Mary, 72, proves age is no barrier to sporting excellence

Colm Ward


Colm Ward

Mary, 72, proves age is no barrier to sporting excellence

Mary Cronin, who will compete in the European Road Masters Championship


MARY Cronin is living proof that age is no barrier to sporting excellence.

The 72-year-old Croom woman will this Friday take part in the 10k run in the European Road Masters Championship in Portugal.

Speaking this week from the Algarve, where she is preparing for the race, sports-mad Mary said the event was “like the Olympics” for her. 

“I never thought I would ever compete in a European championships, but here I am. If I can do this at 72, others can do all sorts of things at 72 or 82 or, indeed, 92,” she said.

And while she says she does not harbour any ambitions about winning, she is aiming for a finishing time of around 71 minutes – a time that many people half her age would be proud of.

The County Galway native, who has lived in Croom for almost 40 years, was always a fan of running.

“Even when I was a child in school, the nuns use to kill me because I used to be running around the place,” she said.

“Road running is my thing. It’s obviously not for everyone but there are any number of communities that older people can get involved in and, indeed, contribute greatly to.”

Last April, Mary was appointed chair of the Older Peoples’ Council – an initiative of Limerick City and County Council aimed at empowering older people in relation to what they can do rather than allow them regret what they no longer can do.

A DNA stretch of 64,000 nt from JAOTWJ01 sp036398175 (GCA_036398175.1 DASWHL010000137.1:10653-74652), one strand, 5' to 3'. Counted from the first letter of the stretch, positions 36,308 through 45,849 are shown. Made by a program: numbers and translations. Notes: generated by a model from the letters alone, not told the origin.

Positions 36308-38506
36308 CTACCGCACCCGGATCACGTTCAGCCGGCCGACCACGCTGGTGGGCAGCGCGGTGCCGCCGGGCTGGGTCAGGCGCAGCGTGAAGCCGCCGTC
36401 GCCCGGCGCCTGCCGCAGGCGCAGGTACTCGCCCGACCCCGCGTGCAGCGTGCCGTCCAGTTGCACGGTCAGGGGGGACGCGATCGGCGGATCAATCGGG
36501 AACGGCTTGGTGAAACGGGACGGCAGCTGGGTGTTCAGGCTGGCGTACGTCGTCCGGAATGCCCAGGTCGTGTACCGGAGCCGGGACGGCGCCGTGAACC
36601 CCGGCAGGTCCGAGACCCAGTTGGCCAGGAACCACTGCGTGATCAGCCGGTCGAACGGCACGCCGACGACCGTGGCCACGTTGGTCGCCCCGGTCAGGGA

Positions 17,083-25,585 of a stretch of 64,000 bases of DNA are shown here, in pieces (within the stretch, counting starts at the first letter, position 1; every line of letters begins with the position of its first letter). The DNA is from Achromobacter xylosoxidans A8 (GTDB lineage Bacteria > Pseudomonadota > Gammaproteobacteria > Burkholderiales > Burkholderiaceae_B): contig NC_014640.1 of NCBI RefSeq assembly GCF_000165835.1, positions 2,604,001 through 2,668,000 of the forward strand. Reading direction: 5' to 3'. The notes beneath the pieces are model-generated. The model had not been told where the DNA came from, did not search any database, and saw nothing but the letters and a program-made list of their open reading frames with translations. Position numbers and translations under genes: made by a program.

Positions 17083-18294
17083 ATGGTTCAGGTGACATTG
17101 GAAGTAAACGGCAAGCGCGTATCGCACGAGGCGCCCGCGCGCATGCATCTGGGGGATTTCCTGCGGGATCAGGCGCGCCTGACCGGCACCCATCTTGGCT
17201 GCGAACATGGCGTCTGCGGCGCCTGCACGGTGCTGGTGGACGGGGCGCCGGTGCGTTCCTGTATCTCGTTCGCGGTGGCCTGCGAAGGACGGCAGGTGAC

“I really believe we are onto something here in Limerick. The local authority has started what I believe will be something special and they are definitely on the right track. 

”They are really enabling a thought process around how we make Limerick a place where older people feel just how much of a contribution they have to make to society.”

And she firmly believes in the need for more cross-generational links. “The reality is that older people have a huge contribution to make but they must be encouraged to make it. They must be made feel part of a community and have a lot to contribute to community.

“For example, older people are ‘life-professors’. They’ve all had their ups and downs and have lived to tell the tale. That’s a wealth of wisdom that they can pass onto young people, to help them prepare for life, for the tough times ahead. So, if we can bring young and older people together more, it can actually be mutually beneficial.

“We talk a lot in Ireland about twining cities and towns but what about twinning people, young and old people. Older people can be what I call ‘learner friends’.  Think about the shared benefits.”

Mary says her experiences have included moments when friends had to be there to help her through dark days. 

“I had the darkest of days in my own life and good friends brought me through them. 

“They were able to see that something was wrong and helped me through it. 

“There is no age barrier whatsoever to being a friend.”